Studying for the ACII while holding down a full-time job
can be a challenge. Anna Barnes offers some tips on how to keep
both balls in the air
If you are just starting to sit your CII exams, I hope to
provide you with some insight into how studying alongside a
full-time job has worked for me and can hopefully work for you
It's all about time management. We all have other commitments
and, if you're anything like me, you probably thought you would
never sit another exam again after coming straight out of
university, but to acquire the skills and expertise in this field
of ours, it is essential to gain knowledge and understanding of
So picture this: you've just bought the book and you have no
idea where to begin. Before even attempting to start studying, I
would advise you to create realistic targets and deadlines. You can
even create a plan through RevisionMate, as it shows the amount of
hours you should spend on each chapter.
When it comes to studying, there are a number of ways to
approach it. If your employer allows it, spend some time in the
office revising. This works well as any query you have can be
answered by a colleague. You can also go to the library or even
find a quiet room at home to study. If you have plans all weekend,
do your studying during the week - after you've finished work or
even before. It seems to be even harder when the sun is shining for
once in England but you can always do your revision outside.
As your work experience develops, it follows that you are given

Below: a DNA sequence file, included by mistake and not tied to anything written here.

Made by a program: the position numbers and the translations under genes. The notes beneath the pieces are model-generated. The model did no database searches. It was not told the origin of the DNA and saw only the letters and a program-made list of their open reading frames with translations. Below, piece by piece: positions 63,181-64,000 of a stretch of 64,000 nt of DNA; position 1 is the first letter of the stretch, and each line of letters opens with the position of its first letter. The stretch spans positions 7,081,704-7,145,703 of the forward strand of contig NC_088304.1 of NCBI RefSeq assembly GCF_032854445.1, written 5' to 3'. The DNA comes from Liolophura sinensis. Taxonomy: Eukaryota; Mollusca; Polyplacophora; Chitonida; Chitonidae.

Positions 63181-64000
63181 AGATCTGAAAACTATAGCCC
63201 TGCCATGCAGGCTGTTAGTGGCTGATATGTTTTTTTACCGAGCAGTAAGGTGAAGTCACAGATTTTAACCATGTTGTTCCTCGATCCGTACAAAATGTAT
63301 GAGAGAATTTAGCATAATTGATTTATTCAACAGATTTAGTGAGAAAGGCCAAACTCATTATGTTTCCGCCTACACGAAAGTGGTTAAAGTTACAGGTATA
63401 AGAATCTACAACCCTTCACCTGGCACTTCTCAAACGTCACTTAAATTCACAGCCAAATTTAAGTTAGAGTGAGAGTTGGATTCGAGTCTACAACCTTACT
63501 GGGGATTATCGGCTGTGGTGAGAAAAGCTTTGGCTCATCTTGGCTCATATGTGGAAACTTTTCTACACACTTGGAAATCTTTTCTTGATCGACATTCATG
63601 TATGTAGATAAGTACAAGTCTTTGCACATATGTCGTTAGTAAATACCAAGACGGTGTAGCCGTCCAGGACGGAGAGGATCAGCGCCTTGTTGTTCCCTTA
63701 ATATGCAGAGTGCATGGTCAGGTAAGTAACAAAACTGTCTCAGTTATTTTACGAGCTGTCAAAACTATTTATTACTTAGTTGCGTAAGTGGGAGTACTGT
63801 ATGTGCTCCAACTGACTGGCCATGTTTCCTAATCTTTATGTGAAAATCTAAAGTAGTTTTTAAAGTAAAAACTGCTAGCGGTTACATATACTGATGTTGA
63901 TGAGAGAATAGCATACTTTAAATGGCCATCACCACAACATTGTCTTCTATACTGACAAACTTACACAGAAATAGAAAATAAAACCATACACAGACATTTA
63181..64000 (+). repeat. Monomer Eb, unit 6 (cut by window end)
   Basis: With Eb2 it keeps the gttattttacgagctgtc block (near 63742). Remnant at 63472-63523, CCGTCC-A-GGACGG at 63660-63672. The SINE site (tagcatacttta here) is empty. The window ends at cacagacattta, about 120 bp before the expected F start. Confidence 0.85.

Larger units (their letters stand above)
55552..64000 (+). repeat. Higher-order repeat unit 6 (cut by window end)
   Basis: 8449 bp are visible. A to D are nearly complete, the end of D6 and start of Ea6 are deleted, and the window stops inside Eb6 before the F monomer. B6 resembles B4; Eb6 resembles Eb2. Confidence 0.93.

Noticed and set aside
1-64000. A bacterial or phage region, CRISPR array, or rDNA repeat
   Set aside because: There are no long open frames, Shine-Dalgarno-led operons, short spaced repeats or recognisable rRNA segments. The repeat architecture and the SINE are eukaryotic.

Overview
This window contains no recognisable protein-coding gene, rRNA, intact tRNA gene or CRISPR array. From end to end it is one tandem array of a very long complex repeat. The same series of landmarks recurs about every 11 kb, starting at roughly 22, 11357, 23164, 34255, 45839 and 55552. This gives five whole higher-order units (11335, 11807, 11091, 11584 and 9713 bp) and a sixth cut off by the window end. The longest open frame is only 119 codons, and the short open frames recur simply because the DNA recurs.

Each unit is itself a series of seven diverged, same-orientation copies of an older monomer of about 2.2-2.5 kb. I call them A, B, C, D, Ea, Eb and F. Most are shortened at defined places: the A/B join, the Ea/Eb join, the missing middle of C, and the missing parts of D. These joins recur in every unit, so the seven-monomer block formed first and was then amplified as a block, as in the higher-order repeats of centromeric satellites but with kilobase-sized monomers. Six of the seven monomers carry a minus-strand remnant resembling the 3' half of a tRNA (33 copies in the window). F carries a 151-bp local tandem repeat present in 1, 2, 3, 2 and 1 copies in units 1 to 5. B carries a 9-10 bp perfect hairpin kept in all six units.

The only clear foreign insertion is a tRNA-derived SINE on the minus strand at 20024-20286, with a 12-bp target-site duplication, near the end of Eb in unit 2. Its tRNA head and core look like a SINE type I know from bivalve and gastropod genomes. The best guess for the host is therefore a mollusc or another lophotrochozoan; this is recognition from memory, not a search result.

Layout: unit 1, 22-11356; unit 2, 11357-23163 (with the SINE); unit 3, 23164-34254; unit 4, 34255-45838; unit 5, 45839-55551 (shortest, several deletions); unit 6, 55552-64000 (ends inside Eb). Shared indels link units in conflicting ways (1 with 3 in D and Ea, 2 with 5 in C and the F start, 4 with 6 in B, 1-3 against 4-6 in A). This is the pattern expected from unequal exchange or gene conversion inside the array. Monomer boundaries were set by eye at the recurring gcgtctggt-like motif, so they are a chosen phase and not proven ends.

more tasks and responsibilities and you will be less inclined to
study out of work as it is important to rest and clear your mind.
Therefore, I think it is very important to complete the ACII
qualification as quickly as possible.
My priority is to pass each exam at the first sitting in order
to avoid the resit process and extra study cost. My overall
objective is to complete the ACII qualification within three years.
Then I can concentrate on my career development 100%.
Now, turning terms of retention - after learning the second
chapter, you'll probably have forgotten everything you learnt in
chapter one. With so much information being thrown at you, it's
very easy to forget what you did a few days ago, never mind a few
weeks ago. To ensure this doesn't happen, have the key facts
booklet at hand, or complete your own notes for each chapter. If
you read those for five minutes, just before bed, or at another
convenient time, you'll be amazed how much you know and retain
Be strict with yourself and utilise your time wisely; it's easy
to say the words 'I'll do it later' and watch another TV programme
but it can wait. Use your success in your studies as a reward. You
won't regret it.
Anna Barnes is compliance & technical services assistant